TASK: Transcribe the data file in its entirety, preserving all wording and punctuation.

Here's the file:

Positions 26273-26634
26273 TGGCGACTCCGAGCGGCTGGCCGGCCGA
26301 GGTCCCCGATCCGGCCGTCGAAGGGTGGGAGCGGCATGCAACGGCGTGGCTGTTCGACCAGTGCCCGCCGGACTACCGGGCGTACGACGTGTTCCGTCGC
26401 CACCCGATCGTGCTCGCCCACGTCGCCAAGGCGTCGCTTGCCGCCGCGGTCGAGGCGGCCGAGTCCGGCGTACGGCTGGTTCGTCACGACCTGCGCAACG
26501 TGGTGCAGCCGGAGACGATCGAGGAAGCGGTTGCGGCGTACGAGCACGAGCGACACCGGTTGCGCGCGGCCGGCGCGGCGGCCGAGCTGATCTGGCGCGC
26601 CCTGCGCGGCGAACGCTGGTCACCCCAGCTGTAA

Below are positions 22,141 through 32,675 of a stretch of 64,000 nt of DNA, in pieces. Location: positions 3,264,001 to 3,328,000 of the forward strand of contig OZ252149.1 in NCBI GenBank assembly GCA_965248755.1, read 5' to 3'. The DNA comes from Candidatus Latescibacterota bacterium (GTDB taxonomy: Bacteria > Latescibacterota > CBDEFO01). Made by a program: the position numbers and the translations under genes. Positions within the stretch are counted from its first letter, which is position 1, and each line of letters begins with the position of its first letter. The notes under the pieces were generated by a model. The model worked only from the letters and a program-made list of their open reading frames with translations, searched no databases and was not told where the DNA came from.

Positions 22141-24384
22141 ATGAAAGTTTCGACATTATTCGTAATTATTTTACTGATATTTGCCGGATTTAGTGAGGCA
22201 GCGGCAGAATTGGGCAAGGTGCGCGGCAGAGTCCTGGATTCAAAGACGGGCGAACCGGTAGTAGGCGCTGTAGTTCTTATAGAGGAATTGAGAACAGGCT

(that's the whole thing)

Positions 26273-26634
26273 TGGCGACTCCGAGCGGCTGGCCGGCCGA
26301 GGTCCCCGATCCGGCCGTCGAAGGGTGGGAGCGGCATGCAACGGCGTGGCTGTTCGACCAGTGCCCGCCGGACTACCGGGCGTACGACGTGTTCCGTCGC
26401 CACCCGATCGTGCTCGCCCACGTCGCCAAGGCGTCGCTTGCCGCCGCGGTCGAGGCGGCCGAGTCCGGCGTACGGCTGGTTCGTCACGACCTGCGCAACG
26501 TGGTGCAGCCGGAGACGATCGAGGAAGCGGTTGCGGCGTACGAGCACGAGCGACACCGGTTGCGCGCGGCCGGCGCGGCGGCCGAGCTGATCTGGCGCGC
26601 CCTGCGCGGCGAACGCTGGTCACCCCAGCTGTAA

Below are positions 22,141 through 32,675 of a stretch of 64,000 nt of DNA, in pieces. Location: positions 3,264,001 to 3,328,000 of the forward strand of contig OZ252149.1 in NCBI GenBank assembly GCA_965248755.1, read 5' to 3'. The DNA comes from Candidatus Latescibacterota bacterium (GTDB taxonomy: Bacteria > Latescibacterota > CBDEFO01). Made by a program: the position numbers and the translations under genes. Positions within the stretch are counted from its first letter, which is position 1, and each line of letters begins with the position of its first letter. The notes under the pieces were generated by a model. The model worked only from the letters and a program-made list of their open reading frames with translations, searched no databases and was not told where the DNA came from.

Positions 22141-24384
22141 ATGAAAGTTTCGACATTATTCGTAATTATTTTACTGATATTTGCCGGATTTAGTGAGGCA
22201 GCGGCAGAATTGGGCAAGGTGCGCGGCAGAGTCCTGGATTCAAAGACGGGCGAACCGGTAGTAGGCGCTGTAGTTCTTATAGAGGAATTGAGAACAGGCT